- [Cueball, holding a basketball in front of him in both hands, is looking up at the basketball hoop in front of him. The hoop is on a standard board, but at the foot of the rod holding the hoop, there seems to be growing grass up, indicating it is outside.]
- Cueball: Okay, here are the rules:
- Cueball: I have to make 30 shots in a row before a meteor falls through the hoop.
- Cueball: I'm a 30% free throw shooter so the odds are actually pretty even.
- Cueball: Ready...Go!
- [Caption below panel:]
- My hobby: playing basketball against space
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I don't understand why there's any debate about the terminology. He is specifically talking about something that "falls through the hoop". While it's *falling* and while we're talking about it passing through a hoop that is *10 feet away from the ground*, it is unambiguously a meteor. We can talk about the likelihood of it becoming meteorite in the (near) future if you want, but in the comic he's talking about a meteor and uses the correct terminology.22.214.171.124 19:41, 7 July 2020 (UTC)
I'd just like to point out that this assumes cueball's odds of sinking a basket remain at 30% after hundreds/thousands of shots. One would think he would improve with practice. 126.96.36.199 23:53, 3 July 2020 (UTC)Duban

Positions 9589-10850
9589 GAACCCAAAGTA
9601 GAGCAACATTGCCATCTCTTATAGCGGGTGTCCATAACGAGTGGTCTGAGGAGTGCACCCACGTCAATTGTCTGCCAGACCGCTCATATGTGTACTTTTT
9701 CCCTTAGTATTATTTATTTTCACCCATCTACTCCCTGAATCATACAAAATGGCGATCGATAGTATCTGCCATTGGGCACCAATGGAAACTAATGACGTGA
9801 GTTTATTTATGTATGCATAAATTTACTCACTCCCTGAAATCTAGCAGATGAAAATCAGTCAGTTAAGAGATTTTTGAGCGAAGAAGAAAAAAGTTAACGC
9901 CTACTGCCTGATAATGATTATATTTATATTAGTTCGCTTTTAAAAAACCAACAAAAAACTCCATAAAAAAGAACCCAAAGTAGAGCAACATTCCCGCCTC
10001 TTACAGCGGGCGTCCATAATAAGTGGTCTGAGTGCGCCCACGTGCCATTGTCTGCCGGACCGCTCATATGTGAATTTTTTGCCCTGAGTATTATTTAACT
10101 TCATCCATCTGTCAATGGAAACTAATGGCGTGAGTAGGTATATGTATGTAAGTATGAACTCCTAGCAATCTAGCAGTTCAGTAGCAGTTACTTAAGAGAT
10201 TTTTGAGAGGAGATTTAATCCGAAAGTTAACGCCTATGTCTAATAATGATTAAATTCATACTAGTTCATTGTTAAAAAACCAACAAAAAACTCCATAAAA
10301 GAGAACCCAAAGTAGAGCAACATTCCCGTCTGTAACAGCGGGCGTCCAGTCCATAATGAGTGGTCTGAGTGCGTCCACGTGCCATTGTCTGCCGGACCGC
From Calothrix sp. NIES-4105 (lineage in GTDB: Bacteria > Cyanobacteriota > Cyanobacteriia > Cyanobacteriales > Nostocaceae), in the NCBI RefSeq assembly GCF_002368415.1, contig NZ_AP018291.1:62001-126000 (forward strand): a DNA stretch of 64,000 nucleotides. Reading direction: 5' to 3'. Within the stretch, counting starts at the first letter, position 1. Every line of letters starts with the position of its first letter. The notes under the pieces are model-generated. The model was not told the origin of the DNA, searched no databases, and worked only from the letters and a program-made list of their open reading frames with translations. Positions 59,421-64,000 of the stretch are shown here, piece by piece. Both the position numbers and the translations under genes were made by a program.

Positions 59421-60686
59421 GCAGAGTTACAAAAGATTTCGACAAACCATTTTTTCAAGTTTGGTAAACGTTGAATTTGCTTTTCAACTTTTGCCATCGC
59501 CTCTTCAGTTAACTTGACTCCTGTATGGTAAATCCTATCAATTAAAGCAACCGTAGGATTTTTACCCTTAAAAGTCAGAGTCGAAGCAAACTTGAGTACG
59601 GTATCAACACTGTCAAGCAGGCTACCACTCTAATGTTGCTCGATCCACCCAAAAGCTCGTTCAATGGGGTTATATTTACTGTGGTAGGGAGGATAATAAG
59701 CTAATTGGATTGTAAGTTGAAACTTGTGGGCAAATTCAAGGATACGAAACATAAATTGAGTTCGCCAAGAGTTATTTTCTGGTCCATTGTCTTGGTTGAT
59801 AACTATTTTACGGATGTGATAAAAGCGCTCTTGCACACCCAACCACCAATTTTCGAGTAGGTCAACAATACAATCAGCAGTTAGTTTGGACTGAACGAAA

- Randall expresses as much in the title text. --NotaBene (talk) 00:00, 4 July 2020 (UTC)
- The psychological factor is another problem. The pressure of having reached a large number of shots will change how a person performs. Considering how sensitive the overall probability is to small variations in the success rate, this could have a dramatic effect, even if the overall free throw percentage doesn't change. 188.8.131.52 05:23, 4 July 2020 (UTC)
Cueball's odds of 30 consecutive baskets are 0.3^30 = 2.06*10^-16. Earth is hit by about 6100 meteors per year, and a basketball hoop has a radius of 9 inches. Using that it will be hit about once every 5.09*10^11 years. In order for it to be even, Cueball would have to do approximately one trial every 55 minutes. Since he'll start over each time he misses, it works out to once attempt every 38.6 minutes. DanielLC (talk) 00:36, 4 July 2020 (UTC)
(?Almost) no-one in recorded history has been killed by a meteor, so the estimate of 1 in 250,000 is based on a very small chance of a very large number of people dying from something like a "Dinosaur Killer" object, which would not fit through the hoop.